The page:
- Select the sum range (the sales) as the third argument.
- Hit “Enter”.
And there you have the total sales of New York City for all the months ✨
SUMIF with date criteria.
So far we’ve learned how the SUMIF function works with a number and text criteria.
It’s time we check if the SUMIF function works with the date criteria too.
With the same data as above, let’s now sum the sales for 31/1/2022 only.
- Start writing the SUMIF function as follows.
- Define the range as the first argument (Months in this case).
- Define the criteria as “31/1/2022”; the date for which we want to sum up the sales.
- Define the sum range (Sales).
- Press “Enter” to get the results as follows.
And there you go! Excel sums up the sales for 31/1/2022 only.
Easy peasy, no? 😍
How to use SUMIFS: SUMIF with multiple criteria
Summing up cells in Excel based on a single condition (criterion) was simple enough. But can we achieve the same results with multiple conditions (criteria)?
For that purpose, the SUMIF function won’t come in handy. Instead, you’d have to move to a more advanced version of the Excel SUMIF function – the SUMIFS function.
Let’s go through a quick example to see how the SUMIFS function works in Excel⌛
The SUMIFS function is only available for EXCEL 2007 and onwards.
Using the same data as above, can we sum the sales for New York City that occurred before 31/3/2022? So we need sales that meet the following two criteria:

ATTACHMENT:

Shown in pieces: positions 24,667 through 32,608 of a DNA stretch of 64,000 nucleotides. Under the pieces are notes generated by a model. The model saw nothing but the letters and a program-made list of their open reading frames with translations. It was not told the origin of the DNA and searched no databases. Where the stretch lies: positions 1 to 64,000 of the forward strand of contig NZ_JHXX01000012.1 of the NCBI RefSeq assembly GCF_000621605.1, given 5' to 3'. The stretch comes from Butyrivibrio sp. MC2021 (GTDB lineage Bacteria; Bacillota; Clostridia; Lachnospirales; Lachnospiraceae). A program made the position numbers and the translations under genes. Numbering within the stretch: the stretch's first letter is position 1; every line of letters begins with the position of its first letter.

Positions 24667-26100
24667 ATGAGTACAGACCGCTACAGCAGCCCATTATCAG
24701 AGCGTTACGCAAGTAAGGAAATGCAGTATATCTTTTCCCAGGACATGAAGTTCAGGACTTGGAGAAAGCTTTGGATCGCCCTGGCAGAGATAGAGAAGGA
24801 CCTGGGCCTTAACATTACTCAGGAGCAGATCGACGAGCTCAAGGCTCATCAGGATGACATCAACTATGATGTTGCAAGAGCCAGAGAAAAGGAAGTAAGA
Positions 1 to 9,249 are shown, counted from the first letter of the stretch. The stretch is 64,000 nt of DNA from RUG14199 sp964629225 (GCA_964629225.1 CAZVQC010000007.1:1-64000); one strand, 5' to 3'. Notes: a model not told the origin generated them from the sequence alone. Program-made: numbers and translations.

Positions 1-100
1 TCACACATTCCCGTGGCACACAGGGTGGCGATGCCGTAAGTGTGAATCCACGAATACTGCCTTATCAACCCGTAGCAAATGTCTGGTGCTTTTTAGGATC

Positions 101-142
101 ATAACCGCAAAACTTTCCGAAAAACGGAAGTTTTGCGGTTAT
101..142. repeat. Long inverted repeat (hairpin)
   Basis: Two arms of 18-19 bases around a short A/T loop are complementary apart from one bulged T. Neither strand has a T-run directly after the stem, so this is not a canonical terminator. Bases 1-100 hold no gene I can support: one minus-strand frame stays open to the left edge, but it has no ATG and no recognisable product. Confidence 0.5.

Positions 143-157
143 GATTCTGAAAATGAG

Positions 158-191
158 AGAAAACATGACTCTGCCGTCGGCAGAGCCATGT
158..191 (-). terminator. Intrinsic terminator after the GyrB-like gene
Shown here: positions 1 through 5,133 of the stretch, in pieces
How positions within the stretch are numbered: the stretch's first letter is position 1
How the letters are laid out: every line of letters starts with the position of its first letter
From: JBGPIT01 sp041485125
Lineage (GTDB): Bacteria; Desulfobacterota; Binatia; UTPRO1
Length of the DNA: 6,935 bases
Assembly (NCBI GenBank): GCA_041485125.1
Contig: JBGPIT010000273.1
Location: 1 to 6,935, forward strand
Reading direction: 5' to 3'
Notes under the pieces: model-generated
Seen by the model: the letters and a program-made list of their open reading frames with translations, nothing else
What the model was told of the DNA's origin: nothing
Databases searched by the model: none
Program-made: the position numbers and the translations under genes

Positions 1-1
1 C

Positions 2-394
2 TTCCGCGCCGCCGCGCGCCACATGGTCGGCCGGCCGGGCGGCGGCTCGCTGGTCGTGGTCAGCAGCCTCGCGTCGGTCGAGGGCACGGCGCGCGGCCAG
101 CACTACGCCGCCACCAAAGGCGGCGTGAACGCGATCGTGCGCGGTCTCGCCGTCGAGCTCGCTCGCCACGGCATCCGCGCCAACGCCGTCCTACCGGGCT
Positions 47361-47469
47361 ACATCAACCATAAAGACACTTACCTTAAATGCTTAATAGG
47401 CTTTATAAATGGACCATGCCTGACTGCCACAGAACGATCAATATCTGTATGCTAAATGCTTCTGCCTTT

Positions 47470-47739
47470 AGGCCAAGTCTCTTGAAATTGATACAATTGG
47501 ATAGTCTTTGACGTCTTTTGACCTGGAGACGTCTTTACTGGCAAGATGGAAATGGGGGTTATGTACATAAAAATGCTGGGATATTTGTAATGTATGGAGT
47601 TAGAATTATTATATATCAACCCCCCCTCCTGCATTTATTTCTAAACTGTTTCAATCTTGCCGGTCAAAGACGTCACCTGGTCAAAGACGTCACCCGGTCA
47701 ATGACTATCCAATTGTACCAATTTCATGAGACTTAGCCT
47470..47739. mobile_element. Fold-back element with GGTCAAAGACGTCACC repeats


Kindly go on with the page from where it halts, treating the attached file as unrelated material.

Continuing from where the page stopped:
- Before 31/3/2022; and
- New York
Here’s how we can do it.
- Begin writing the SUMIFS function as follows.
- Define the cell range to be summed up as the first argument (Sales in this case).
- Define the range for your first criteria as criteria range 1.
As our first criterion is the occurrence of sales before 31/03/2022, we have created a reference to the column “Months”.
- Define the first criteria (before 31/3/2022) using operators as follows.
You can use operators with the date criteria too. For example, to define the criterion of (before 31/03/2022), we used the less than operator (<) before the date 31/03/2022.
After we have defined the first criterion, it’s time we move on to the second criterion (New York).
- Select the range relevant to the second criterion (Cities) as the criteria range 2.
- Define the second criterion (New York) as criteria 2.
Huh! We are done writing the formula and we are only a hit away from the results now.
- So hit ‘Enter’ to calculate the sum of sales for New York that occurred before 31/3/2022.
And there you are. The sum of sales for New York that occurred before 31/3/2022 turns out to be $608.
Excel never fails to prove a lifesaver for us, does it?
SUMIF vs SUMIFS: When to use one or another
Both the SUMIF and SUMIFS functions have one thing in common – the ability to sum up numbers conditionally.
But what differentiates both these functions is the room that they have for conditions.
- The SUMIF function is relevant when you want Excel to sum up values based on a single condition only.
For example, when you want to sum the costs that exceed $100. 1️⃣
- However, if you want your dataset to be checked against multiple conditions before the sum is performed, use the SUMIFS function.
For example, when you want to sum the costs that exceed $100 and are fixed in nature 2️⃣
That’s it – Now what?
That’s all about calculating conditional sums in Excel🥂
The guide above explains how to conditionally sum up values in Excel using the SUMIF and SUMIFS functions. It further explains how you can supply different types of criteria (in number, date, and text format) to these functions.
The SUMIF function of Excel is surely a lifesaver. But so are the other core functions of Excel including the VLOOKUP and IF functions.
To learn these functions, enroll in my 30-minute free email course that takes you through these advanced functions of Excel.
Other relevant resources
The SUMIF and SUMIFS function become all the more valuable when used together with operators.
Are you facing problems with greater than / less than operators in Excel? Learn all about them here.